Automobiles require a wide variety of raw materials for their production, including the iron used for steel, aluminum, and glass as well as the petroleum products used to make plastics, rubber, and special fibers. After being mined or extracted from the earth, the materials are transformed into products that automakers or auto parts companies use in the assembly process. Due to large ongoing demand, the automobile industry is one of the biggest consumers of the world's raw materials.
A Lot of Automobile Parts
A large number of component parts go into assembling an automobile. Beyond the big basic building blocks—engines and transmissions—there are the interior parts, such as instrument panels, seats, and HVAC systems, along with all the necessary wiring to tie it all together. Over the years, the materials used to build these various component parts have changed somewhat, but the bulk of what goes into automotive manufacturing has remained largely the same.
- The automobile industry consumes raw materials from around the world in the production of cars and auto parts.
- Steel, rubber, plastics, and aluminum are among the four most utilized commodities found in cars.
- Also, the auto industry relies on oil and petroleum products, not just for gasoline, but for the synthesis of plastics and other synthetic materials.
First, raw materials are mined or otherwise extracted from the earth. Next, a raw material production company turns the raw materials into materials auto manufacturers can use in the production of automobiles. Those materials are then sold either directly to auto manufacturers or to auto parts suppliers.
Produced from mined iron ore (its base raw material), steel is perhaps the most widely used component in auto manufacturing. It accounts for roughly 80% of the weight of an average car. Steel is used to construct a car's chassis and body, including the roof, body, door panels, and the beams between doors. Steel is often used in mufflers and exhaust pipes as well. Technological advances over the years have enabled auto manufacturers to utilize different types of steel that have varying levels of rigidity.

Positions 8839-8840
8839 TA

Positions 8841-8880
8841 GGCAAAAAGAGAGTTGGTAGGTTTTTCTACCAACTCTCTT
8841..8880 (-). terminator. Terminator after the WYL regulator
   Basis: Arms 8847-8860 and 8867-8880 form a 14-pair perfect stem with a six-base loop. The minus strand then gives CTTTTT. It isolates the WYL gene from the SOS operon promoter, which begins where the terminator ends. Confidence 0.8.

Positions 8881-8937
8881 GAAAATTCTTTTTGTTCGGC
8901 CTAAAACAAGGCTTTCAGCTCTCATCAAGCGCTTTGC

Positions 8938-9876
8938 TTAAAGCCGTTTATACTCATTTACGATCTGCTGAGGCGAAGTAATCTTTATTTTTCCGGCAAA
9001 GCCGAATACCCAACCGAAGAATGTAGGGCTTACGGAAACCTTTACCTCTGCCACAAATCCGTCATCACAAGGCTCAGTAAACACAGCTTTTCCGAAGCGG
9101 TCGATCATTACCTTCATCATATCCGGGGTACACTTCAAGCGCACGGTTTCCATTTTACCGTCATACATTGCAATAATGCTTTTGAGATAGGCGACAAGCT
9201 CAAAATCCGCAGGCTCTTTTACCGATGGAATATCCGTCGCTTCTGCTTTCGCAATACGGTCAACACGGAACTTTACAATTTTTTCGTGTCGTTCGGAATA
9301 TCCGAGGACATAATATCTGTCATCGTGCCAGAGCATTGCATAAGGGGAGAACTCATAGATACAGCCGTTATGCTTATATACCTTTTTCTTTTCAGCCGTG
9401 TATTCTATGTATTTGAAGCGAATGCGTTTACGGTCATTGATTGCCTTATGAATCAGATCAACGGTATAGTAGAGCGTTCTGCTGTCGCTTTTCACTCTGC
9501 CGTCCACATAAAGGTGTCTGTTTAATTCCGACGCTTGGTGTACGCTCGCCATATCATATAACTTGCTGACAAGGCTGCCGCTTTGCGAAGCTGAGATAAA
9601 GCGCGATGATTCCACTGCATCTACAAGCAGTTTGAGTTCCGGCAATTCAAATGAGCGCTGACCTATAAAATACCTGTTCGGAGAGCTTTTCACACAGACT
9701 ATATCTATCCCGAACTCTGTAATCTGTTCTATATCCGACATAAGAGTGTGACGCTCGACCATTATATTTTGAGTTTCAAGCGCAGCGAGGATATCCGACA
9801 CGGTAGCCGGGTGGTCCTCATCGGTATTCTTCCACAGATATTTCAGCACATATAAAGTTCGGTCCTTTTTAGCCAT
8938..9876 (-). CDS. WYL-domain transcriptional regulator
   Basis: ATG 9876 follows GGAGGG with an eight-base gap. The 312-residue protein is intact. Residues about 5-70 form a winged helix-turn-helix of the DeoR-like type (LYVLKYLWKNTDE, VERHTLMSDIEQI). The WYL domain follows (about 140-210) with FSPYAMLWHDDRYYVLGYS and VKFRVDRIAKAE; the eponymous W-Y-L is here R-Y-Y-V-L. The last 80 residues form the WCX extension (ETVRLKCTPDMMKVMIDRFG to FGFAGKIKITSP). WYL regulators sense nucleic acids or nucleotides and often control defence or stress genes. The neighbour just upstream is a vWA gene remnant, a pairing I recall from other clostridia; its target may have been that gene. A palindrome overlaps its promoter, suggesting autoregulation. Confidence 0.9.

Oil and gas (i.e., petroleum) are the raw material source of the many plastic components in cars. Chemical companies transform petroleum byproducts into plastic. Plastics are the challenger to steel for prominence in auto manufacturing. Altogether, plastic comprises roughly 50% of what goes into the manufacture of a new car. Among the countless car parts made from plastic are door handles, air vents, the dashboard, and airbags. The versatility, durability, and lightweight character of plastics make them an ideal material for various parts.
Aluminum, primarily because of its malleability and lightweight nature, is being increasingly used in car manufacturing. Aluminum has progressed from accounting for just 2% of the weight of an average car in 1970 to nearly 15%. Wheels are commonly made of aluminum, and it has replaced steel and iron in the construction of many critical auto parts, such as engine blocks.
Rubber is essential for cars, and the auto industry is essential to the rubber industry. Tires are one of the most important parts of a car. In addition to tires, rubber is also used for making numerous belts, hoses, and seals critical to the functioning of a car's engine. Like plastic, rubber is durable and easily molded into different shapes. In all, the demand for rubber that comes from the auto industry accounts for approximately 80% of the world's total rubber production.
The Bottom Line
From metals to fibers to the sand and quartz used to make glass, automobile manufacturing uses possibly more raw materials than virtually any other production industry. Since it first developed the assembly line process, the auto industry has always been a leader in innovations in mass production, and its adaptive use of raw materials is an important factor in its success.